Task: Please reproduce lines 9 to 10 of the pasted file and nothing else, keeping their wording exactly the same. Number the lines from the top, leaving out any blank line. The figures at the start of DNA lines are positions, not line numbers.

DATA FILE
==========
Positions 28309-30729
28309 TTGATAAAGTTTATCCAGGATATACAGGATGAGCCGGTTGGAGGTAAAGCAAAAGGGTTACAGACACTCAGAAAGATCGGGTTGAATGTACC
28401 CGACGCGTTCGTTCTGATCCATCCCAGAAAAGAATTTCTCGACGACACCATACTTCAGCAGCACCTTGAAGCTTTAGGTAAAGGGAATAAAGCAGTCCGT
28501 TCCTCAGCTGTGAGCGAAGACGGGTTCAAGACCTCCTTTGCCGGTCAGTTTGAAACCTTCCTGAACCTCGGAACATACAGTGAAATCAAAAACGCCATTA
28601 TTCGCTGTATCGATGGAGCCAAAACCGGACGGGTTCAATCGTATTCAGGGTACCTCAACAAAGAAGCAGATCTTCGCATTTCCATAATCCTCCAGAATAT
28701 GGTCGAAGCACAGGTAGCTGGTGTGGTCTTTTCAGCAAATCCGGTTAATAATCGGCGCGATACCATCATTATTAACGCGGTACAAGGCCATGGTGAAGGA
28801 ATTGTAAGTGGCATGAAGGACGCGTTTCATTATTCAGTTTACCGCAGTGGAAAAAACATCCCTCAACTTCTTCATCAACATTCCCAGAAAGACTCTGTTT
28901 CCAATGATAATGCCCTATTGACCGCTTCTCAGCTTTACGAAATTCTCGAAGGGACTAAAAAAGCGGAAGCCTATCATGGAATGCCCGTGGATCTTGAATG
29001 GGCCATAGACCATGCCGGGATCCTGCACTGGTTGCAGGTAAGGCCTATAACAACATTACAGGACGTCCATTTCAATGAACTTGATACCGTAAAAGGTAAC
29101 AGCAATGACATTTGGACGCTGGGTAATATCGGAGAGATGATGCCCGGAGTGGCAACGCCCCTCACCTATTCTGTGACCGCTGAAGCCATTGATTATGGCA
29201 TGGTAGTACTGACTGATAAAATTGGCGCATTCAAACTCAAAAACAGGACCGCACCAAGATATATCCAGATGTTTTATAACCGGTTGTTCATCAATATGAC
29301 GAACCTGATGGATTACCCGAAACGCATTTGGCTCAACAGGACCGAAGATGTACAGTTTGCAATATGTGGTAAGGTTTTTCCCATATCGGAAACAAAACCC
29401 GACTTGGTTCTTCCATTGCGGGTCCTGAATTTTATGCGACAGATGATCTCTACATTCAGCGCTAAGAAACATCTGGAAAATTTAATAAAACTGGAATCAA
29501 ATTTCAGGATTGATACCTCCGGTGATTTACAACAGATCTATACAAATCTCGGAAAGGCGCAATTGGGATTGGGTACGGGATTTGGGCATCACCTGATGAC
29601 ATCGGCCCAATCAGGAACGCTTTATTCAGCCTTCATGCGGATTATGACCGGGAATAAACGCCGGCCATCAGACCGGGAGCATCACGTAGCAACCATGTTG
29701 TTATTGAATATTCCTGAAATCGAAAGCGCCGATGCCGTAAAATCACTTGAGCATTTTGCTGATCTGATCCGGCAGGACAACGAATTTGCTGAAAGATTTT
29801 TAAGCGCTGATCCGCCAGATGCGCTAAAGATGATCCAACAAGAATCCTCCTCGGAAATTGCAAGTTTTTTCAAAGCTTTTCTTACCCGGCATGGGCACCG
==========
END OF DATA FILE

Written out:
29001 GGCCATAGACCATGCCGGGATCCTGCACTGGTTGCAGGTAAGGCCTATAACAACATTACAGGACGTCCATTTCAATGAACTTGATACCGTAAAAGGTAAC
29101 AGCAATGACATTTGGACGCTGGGTAATATCGGAGAGATGATGCCCGGAGTGGCAACGCCCCTCACCTATTCTGTGACCGCTGAAGCCATTGATTATGGCA